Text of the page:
Transfusion-transmission of human cytomegalovirus (TT-CMV) causes serious morbidity and mortality in immunocompromised recipients, including low birth weight infants (LBWI). Yeager and colleagues first demonstrated in 1981 that TT-CMV could be mitigated in high-risk LBWI through exclusive transfusion of CMV seronegative blood components. Nonetheless, since this time, in many parts of the developed world, the de facto clinical standard for transfusion support in this population has evolved to become CMV-seronegative + leukoreduced units. However, the 'CMV-safety' of this approach has never been validated in a large prospective clinical trial. Furthermore, it is not clear whether this represents the optimal transfusion approach for recipients at high risk for CMV transmission, or whether additional safety measures (CMV NAT to identify window-phase units; 100% leukoreduction QC to prevent transfusion of units with failed leukoreduction) are needed to completely prevent TT-CMV. In this prospective multicenter cohort study, we will (Aim 1) closely follow 1300 LBWI (650 each born to CMV-seronegative and -seropositive mothers), rigorously screened to eliminate cases of maternal CMV transmission, in order to calculate accurate point estimates of the risk of TTCMV in this high risk population following uniform receipt of CMV-seronegative + leukoreduced blood. Additionally, aliquots of all transfused components will be screened by high throughput assays for CMV DNA (quantitative) and residual leukocytes (Aim 2). Episodes of documented TT-CMV will be analyzed in the context of transfusions containing CMV DNA (including viral load) and/or elevated WBC counts (> 5 x 106) to calculate the risk of TT-CMV with transfusion of units that are CMV DNA+ or failed leukoreduction. We believe this study will represent the definitive analysis of the CMV safety of CMV-seronegative + leukoreduced transfusions, and will inform future transfusion decisions for these high risk populations. This project addresses the PPG central theme since LBWI are very susceptible to opportunistic infections, like CMV: Thus, TT-CMV in this population is a serious hazard. The results of the proposed investigation will demonstrate whether CMV-seronegative + leukoreduced transfusions are optimally safe for LBWI, or whether breakthrough cases of TT-CMV occur and could be prevented by CMV NAT and 100% leukoreduction QC. This project interacts with Projects 1 and 3 and utilizes cores A and C. Both Projects 1 and 3 are focused on developing approaches (preclinical and clinical, respectively) to accelerate immune reconstitution in HPCT recipients to prevent disease from opportunistic infections, including CMV. Project 2 synergizes with this objective by validating approaches to prevent CMV transmission to this population through blood components that are optimally CMV-safe. This project will also make use of the Administrative Core (A) to oversee all IRB applications and approvals, and the Biostatistics and Data Management Core (C) for study design, ongoing statistical analysis of data, and data safety monitoring (DSM plan) functions.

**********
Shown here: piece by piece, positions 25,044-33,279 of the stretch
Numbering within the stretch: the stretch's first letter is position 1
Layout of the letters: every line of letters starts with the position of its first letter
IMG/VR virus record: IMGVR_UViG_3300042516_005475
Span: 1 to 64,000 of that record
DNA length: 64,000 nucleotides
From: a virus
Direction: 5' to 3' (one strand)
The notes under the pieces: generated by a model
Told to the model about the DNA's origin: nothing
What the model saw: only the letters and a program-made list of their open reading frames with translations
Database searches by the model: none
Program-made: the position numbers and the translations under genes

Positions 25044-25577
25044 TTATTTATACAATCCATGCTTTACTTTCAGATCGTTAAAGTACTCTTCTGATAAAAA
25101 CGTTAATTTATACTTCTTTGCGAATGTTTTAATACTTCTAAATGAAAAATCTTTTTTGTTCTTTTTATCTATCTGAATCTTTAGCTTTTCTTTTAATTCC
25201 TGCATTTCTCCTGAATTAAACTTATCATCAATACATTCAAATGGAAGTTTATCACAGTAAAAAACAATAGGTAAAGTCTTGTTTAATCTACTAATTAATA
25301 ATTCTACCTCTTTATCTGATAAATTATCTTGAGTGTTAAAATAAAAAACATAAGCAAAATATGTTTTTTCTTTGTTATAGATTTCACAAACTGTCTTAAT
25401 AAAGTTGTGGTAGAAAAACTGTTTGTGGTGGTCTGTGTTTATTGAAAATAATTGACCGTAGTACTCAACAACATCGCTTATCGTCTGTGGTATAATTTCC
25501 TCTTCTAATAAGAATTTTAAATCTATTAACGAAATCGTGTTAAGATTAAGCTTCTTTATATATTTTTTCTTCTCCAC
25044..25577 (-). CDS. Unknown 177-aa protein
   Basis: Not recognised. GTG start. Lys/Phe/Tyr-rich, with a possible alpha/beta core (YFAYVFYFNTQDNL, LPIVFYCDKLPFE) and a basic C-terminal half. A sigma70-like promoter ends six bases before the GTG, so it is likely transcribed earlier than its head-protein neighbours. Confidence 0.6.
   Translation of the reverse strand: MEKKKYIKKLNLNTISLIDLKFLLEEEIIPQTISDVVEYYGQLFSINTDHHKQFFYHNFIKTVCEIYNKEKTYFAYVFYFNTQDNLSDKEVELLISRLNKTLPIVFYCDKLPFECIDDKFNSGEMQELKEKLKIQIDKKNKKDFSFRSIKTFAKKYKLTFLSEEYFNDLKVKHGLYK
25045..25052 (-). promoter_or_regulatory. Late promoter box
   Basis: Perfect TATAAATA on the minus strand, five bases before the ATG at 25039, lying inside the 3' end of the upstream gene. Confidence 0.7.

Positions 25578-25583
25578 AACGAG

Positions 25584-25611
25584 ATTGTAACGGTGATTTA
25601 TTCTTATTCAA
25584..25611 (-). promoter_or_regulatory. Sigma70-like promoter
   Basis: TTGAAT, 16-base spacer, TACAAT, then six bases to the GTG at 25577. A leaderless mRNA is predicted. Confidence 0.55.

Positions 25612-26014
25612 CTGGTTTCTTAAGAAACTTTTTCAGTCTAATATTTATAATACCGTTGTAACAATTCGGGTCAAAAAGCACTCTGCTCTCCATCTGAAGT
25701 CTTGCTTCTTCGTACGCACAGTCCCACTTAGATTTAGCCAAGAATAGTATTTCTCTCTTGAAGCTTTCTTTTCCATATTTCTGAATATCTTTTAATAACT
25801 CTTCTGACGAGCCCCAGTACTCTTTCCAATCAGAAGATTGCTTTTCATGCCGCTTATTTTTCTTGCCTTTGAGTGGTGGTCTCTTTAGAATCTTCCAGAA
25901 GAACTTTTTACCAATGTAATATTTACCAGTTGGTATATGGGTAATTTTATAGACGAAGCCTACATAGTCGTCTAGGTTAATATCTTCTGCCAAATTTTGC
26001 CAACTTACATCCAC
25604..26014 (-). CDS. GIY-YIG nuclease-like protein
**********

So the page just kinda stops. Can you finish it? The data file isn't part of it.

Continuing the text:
National Institute of Health (NIH)
National Heart, Lung, and Blood Institute (NHLBI)
Research Program Projects (P01)
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Heart, Lung, and Blood Initial Review Group (HLBP)
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Emory University
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